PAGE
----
It’s Easter Sunday and while that is a religious day for many, it is also a day of communal meals and celebrations beyond religious communities. It’s a day I personally associate with lazy brunches after mass and ham dinners that the women in my family worked on most of the afternoon. In the age of coronavirus and social distancing those celebrations will be substantially pared back to non-existent for many.
However, today as I zigged and zagged around Wrigleyville to get my walk in on a relatively beautiful day in mid-April my mind turned to all of the people who are suddenly food insecure on a day generally epitomized by feasts with friends and family. Scenes like this one outside of the Second Harvest Food Bank of Central Florida in Orlando are becoming commonplace during the pandemic:
The nation’s pastime is stepping in to help where it can. The reigning World Series Champion Washington Nationals have teamed up with Chef José Andrés to allow his non-profit World Central Kitchen access to the ballpark’s facilities where they are preparing thousands of meals for the food insecure in our nation’s capital according to Eater:
Two large kitchens at the park will be used to prepare hot meals that will be delivered to communities by Uber Eats drivers. One facility is typically reserved for suites, catering, and concessions. The other, PNC Diamond Club kitchen, normally makes food for big-ticket fans. It’s outfitted with six-burner ranges and all the culinary bells and whistles.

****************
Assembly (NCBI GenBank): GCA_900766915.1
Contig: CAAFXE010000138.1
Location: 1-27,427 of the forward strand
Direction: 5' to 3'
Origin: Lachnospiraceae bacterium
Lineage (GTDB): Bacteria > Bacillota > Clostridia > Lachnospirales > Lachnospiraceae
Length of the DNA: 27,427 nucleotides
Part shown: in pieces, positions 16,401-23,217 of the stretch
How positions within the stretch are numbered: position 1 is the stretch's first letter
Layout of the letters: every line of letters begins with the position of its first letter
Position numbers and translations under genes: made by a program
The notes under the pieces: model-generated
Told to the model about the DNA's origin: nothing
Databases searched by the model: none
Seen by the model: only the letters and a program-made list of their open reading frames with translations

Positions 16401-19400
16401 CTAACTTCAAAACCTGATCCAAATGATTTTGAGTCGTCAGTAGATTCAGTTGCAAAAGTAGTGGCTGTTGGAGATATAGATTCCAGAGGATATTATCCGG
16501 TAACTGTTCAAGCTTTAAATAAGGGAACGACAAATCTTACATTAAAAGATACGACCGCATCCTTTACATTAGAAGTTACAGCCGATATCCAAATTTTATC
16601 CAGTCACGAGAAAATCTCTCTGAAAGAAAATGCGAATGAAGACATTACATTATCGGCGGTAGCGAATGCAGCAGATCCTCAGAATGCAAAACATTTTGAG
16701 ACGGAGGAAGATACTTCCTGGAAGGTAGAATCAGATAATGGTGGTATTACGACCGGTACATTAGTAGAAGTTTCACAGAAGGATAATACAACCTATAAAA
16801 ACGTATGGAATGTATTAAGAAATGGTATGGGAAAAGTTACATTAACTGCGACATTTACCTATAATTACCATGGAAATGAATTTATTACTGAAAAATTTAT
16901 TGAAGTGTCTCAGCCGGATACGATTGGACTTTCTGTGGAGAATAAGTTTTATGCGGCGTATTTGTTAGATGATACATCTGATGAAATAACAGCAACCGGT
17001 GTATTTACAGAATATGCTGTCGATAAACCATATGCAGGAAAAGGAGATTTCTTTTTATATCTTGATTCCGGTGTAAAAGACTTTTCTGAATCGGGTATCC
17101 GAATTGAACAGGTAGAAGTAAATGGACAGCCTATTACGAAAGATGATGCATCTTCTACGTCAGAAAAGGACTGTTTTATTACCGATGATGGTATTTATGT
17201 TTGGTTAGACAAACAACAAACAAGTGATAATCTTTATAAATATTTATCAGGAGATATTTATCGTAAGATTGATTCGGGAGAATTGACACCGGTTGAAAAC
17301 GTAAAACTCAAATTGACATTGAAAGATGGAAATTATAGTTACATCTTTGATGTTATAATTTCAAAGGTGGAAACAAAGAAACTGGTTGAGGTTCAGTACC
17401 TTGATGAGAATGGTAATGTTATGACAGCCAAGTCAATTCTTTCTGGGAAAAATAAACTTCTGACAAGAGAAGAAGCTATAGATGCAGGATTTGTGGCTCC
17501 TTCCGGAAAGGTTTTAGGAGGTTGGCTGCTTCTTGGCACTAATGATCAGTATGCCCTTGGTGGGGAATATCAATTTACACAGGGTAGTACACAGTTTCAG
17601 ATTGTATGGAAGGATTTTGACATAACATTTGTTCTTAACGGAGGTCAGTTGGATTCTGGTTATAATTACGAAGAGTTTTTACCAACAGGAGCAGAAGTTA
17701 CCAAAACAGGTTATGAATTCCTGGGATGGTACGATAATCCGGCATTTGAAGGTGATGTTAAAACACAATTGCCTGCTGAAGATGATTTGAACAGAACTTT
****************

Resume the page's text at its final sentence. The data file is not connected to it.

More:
Nationals Philanthropies will work with its community partners to get dinners to public housing in the Navy Yard and Southwest Waterfront neighborhoods as well as the Nationals Youth Baseball Academy in Fort Dupont. The recipient list is expected to grow with the help of Southwest BID, along with people in underserved Ward 7 and Ward 8, and homeless populations from around the city.
“We are stewards of this public building — it’s not used to play baseball now, so how can we use it in the best way possible?” says Jonathan Stahl, vice president of experience and hospitality for the Nationals.
The first 1,000 meals go out today. By the end of the week, production is expected to ramp up to 5,000 meals a day. Eventually, the operation at Nationals Park aims to dish out tens of thousands of meals each day.
While Americans have been hard hit during the COVID-19 pandemic, the food insecurity problem is even more dire in some other countries. These scenes from India where a nationwide lockdown has devastated food supply chains are particularly striking:
It’s a stark juxtaposition on a day that is generally typified by celebrations and an abundance of food. Consider supporting these efforts if you have the ability to donate to one of the organizations helping to feed people in this time of crisis.